- The Washington Times - Tuesday, May 1, 2001

Disneys "Beauty and the Beast" is loaded with special-effects razzmatazz, but one unintended and regrettable effect is how this live-action production manages to feel so two-dimensional.
The Broadway hit, being staged at the Kennedy Center, is a polished and competently done production thats not nearly as sweetly stirring as the 1991 animated feature film on which its based.
This is the tale of Belle, an eccentric inventors daughter who raises eyebrows around her provincial town because she (gasp) loves books. She catches the eye of Gaston, the preening town bully, who wants to marry her because shes the prettiest girl around. Belle finds herself at the castle of the Beast, a prince cursed because of his selfishness and vanity and who is running out of time to lift the curse by finding true love. Will the two fall for each other? You probably can guess the answer.
The songs (music by Alan Menken, lyrics by Howard Ashman and Tim Rice), with a few unspectacular additions, are as good as ever. The book by Linda Woolverton contains the same sharp writing. Some of the actors deliver entertaining performances. Yet this production has a decidedly cartoonish look and feel to it, a superficiality that the actual cartoon version lacked.
Stanley A. Meyers scenery is garish without being particularly imaginative. The town looks like a collection of gingerbread houses, and the countryside is merely a backdrop. Only the Beasts castle, with its hanging cobwebs and looming columns, hits its gothic mark.
Some of the sound effects (by Jonathan Deans) are reminiscent of a Coyote-Roadrunner short, with each pratfall and every slap enhanced through the sound board. The costumes well, theyre something else, too. Whats done gracefully in animation becomes bulky. In sticking so closely to the way things looked in the movie, Ann Hould-Wards costumes for most of the characters are distracting.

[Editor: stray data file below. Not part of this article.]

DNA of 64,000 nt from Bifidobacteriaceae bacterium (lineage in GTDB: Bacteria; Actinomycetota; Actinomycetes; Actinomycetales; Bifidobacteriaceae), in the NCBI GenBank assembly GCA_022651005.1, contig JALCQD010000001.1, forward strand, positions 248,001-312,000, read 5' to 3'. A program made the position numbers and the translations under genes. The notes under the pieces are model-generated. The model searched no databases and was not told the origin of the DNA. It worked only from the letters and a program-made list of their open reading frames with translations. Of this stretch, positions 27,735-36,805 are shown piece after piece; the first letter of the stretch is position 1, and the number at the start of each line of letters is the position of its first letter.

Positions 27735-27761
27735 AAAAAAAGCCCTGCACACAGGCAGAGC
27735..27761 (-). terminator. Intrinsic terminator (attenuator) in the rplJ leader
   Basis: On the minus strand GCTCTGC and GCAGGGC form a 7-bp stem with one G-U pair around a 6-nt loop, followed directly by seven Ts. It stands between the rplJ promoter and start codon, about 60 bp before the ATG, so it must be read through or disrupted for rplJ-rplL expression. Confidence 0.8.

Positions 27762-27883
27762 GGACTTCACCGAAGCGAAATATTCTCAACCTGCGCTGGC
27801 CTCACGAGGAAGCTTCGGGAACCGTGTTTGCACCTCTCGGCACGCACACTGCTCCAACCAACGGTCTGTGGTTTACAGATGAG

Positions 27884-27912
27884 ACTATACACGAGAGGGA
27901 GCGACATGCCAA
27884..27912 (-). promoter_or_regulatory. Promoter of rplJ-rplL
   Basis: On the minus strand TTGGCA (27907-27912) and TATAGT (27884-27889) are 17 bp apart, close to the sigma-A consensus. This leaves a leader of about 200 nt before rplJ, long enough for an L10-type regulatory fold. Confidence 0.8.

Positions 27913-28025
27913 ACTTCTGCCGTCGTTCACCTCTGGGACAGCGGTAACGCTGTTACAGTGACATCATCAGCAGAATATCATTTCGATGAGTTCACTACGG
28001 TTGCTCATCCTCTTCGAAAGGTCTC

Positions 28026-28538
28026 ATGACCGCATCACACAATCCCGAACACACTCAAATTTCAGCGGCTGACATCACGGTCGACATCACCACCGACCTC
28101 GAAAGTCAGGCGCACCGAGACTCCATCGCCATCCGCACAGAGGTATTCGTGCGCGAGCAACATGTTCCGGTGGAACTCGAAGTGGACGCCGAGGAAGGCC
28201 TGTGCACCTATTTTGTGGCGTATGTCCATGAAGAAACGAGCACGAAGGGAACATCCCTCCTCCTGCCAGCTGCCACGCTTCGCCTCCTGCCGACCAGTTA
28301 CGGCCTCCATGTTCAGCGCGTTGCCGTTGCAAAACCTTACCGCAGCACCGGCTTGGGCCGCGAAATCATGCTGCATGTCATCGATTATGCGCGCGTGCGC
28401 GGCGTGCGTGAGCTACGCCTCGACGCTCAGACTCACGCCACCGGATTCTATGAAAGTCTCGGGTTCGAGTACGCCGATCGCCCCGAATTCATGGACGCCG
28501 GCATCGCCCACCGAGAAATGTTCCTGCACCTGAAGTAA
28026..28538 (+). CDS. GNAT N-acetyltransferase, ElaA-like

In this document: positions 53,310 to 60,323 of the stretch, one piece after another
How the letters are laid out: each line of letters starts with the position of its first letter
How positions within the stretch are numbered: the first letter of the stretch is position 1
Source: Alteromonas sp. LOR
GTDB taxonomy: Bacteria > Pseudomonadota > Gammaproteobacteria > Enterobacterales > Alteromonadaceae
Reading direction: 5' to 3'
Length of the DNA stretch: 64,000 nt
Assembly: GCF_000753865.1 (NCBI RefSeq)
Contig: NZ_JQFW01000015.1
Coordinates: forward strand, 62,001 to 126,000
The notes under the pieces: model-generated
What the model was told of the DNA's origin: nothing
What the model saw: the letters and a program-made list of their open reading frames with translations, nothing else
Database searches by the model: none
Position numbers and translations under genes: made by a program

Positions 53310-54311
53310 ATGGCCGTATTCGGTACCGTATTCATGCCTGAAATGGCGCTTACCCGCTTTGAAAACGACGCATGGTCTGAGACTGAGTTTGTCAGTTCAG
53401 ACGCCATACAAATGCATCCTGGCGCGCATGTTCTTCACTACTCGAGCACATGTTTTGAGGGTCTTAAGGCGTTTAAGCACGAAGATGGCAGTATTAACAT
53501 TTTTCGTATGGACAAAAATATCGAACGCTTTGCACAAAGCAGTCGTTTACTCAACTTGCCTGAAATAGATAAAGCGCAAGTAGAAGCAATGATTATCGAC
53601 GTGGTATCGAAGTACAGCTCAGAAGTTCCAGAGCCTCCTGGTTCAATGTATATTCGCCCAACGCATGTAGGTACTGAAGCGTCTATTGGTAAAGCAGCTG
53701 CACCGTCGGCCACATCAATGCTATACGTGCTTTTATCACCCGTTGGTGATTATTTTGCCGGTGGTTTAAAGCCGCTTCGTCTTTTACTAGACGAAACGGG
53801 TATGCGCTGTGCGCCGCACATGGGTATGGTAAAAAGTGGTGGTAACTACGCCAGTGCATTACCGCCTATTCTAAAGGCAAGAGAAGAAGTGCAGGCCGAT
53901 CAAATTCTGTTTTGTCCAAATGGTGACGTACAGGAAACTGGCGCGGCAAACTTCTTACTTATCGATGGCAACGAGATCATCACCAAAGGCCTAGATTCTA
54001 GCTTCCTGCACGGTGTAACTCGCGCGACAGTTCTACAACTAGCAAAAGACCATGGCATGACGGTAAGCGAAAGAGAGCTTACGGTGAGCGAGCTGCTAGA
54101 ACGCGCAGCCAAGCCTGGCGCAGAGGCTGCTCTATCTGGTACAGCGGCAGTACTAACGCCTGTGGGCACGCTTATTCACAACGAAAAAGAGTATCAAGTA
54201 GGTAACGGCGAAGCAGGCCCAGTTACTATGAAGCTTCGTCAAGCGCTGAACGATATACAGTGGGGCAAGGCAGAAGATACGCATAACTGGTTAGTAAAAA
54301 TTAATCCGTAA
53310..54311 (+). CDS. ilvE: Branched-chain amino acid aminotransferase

With the carefully re-created hairstyles (by David H. Lawrence) and dresses of the animated film, Danyelle Bossardets Belle certainly looks the part. But she lacks the spitfire spunk to make Belle a really memorable heroine.
The Beast, played by Grant Norman, comes out ahead here: At times hes funny, at other times hes convincingly full of despair. Despite the layers of makeup, Mr. Norman delivers a nuanced performance. Plus, the Beasts glam-rock hairstyle doesnt go to waste — hes got more songs here than in the film.
Edwin Staudenmayer also does an entertaining turn as Gaston, the muscle-headed Lothario whose interest in Belle is like his interest in killing the biggest buck: He wants the best of everything. Its a good physical performance he struts, flexes his muscles, abuses his sidekick and intimidates the townsfolk.
The Beasts castle is inhabited by humans who gradually are becoming inanimate objects: the fussbudgety clock Cogsworth (Ron Bagden); Mrs. Potts (Janet MacEwen), a matronly teapot who dispenses calm wisdom along with her Darjeeling; and Cogsworths foil, Lumiere (Jay Russell), a flirtatious candlestick who sweet-talks les belles femmes.
A libidinous candlestick seemed disarmingly cute in the movie — it had an innocence about it. Watching the rail-thin actor swivel his hips and thrust his pelvis in a form-fitting costume, on the other hand, is kind of creepy.
Director Robert Jess Roth also rushes through critical scenes. When Belle agrees to stay at the castle, for instance, theres no sense of the Beasts cunning self-interest. In the scene in which the two begin to develop feelings for each other, they sit down to eat and Belle lifts her bowl to her lips in a sign she can embrace the Beasts beastly habits. This happens so quickly, though, its hard to tell. Throughout, genuine emotion is sacrificed time and again for the sake of a gag or one-liner.
Disneys "Beauty and the Beast" no doubt will entertain the children. Never straying too far from the original, it nevertheless fails to capture all the movies magic.

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